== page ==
Management of Severe Newborn Jaundice: Changing the Clinical Paradigm from Treatment to Prevention

Kappas, Attallah

Jaundice is very common in newborns because their immature livers are not efficient at removing bilirubin, a yellow pigment, from the blood. In addition, bilirubin is produced in larger than normal amounts in the immediate days after birth. Severe neonatal (newborn) jaundice can produce significant and irreversible central nervous system damage. Bilirubin results from the breakdown of heme, a component of the oxygen-carrying molecule hemoglobin, in red blood cells. Studies on heme degradation to form bilirubin led Attallah Kappas (1926 - ) and colleagues to undertake the development of synthetic heme analogues that could strongly inhibit the enzyme, heme oxygenase, that controls this process. They reasoned that blocking the enzyme would slow the conversion of heme to bilirubin in newborns and prevent bilirubin concentrations from reaching toxic levels. Heme oxygenase was first isolated and purified from liver by the Kappas group in 1974. Its recognition as the enzyme that controls the rate of heme degradation to bilirubin clarified the mechanism of this process, which had been incorrectly attributed by earlier investigators to a different enzyme—one related to the cytochrome P450 system.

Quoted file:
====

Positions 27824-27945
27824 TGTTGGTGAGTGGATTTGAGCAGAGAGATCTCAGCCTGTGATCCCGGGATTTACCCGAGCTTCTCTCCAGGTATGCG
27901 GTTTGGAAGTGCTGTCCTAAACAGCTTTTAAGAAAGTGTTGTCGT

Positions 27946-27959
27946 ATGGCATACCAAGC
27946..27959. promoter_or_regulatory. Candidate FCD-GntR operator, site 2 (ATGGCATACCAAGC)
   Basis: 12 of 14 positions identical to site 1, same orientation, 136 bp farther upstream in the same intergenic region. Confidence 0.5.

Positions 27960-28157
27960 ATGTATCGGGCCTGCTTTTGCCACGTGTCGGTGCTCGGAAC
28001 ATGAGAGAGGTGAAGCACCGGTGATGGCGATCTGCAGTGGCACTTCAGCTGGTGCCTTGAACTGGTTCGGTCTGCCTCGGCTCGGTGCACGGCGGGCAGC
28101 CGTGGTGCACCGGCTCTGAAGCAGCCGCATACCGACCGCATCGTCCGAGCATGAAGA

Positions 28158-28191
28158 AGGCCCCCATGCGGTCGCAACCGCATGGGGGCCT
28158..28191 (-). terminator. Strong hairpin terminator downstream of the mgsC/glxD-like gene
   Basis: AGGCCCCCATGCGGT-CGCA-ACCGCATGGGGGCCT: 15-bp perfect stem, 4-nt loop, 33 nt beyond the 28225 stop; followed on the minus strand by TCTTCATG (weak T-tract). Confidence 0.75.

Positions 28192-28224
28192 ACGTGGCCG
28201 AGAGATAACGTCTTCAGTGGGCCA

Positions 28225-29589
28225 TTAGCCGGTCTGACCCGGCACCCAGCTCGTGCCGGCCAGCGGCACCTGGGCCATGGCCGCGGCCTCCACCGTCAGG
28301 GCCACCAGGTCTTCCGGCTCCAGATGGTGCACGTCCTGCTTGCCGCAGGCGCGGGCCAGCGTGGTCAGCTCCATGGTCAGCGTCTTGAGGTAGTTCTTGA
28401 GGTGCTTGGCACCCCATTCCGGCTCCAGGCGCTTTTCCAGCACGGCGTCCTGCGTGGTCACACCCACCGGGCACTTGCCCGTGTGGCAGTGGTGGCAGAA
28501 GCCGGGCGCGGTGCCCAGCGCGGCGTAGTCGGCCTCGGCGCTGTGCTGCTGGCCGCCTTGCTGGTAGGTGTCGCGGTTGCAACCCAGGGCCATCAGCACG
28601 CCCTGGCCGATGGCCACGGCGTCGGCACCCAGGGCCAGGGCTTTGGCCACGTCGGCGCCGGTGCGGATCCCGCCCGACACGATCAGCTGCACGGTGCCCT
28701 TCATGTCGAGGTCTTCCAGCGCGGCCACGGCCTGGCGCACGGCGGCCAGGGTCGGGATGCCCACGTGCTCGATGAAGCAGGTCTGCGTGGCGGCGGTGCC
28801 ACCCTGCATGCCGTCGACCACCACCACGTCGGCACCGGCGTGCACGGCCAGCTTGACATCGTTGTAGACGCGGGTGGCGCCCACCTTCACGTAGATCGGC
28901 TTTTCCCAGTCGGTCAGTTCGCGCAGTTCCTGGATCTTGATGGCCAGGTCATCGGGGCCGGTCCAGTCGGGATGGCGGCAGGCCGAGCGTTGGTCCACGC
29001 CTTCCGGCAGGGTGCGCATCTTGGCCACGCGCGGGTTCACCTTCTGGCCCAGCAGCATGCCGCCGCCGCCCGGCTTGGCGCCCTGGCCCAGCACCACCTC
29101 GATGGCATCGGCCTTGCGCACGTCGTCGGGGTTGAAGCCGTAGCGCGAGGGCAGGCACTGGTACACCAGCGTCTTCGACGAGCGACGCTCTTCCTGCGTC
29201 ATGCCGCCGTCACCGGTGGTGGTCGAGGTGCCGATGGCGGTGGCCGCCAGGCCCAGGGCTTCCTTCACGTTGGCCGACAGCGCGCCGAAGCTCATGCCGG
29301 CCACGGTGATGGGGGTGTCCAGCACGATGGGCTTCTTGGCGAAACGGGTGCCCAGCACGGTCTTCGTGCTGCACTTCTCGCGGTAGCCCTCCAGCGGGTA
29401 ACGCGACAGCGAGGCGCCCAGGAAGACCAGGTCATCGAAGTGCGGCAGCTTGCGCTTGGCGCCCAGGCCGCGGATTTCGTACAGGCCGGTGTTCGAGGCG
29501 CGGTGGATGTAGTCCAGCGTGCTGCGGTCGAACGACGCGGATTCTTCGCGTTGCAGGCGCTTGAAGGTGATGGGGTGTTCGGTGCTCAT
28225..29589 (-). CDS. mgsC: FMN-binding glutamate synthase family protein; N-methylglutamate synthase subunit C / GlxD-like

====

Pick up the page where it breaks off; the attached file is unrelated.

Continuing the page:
Current management of severe neonatal jaundice involves exposing infants to prolonged, intensive light therapy. This treatment is administered to several hundred thousand of the more than 4,000,000 babies born annually in the United States. Phototherapy is successful in reducing blood bilirubin levels in jaundiced babies but it is a slow, cumbersome, and time-consuming procedure and requires close observation of infants under treatment. In large parts of the underdeveloped world, this methodology is not available, among other reasons because of the lack of available electricity. A decisive advance in clinical management of this problem was achieved when an effective, safe heme oxygenase inhibitor, Sn-mesoporphyrin (SnMP), was developed by Kappas and his colleagues. SnMP acts as a potent, rapidly acting, competitive substrate for heme oxygenase, blocking the binding of natural heme to the enzyme thus inhibiting bilirubin formation. The fraction of natural heme not converted to bilirubin is excreted intact. SnMP is administered as a single, small dose of medication and its effect lasts through the period after birth during which the newborn is at special risk for developing significant jaundice. The inhibitor can be given preventively at birth or can be administered later, since it promptly interdicts the progression of hyperbilirubinemia at any time in the course of its development that the clinical situation warrants.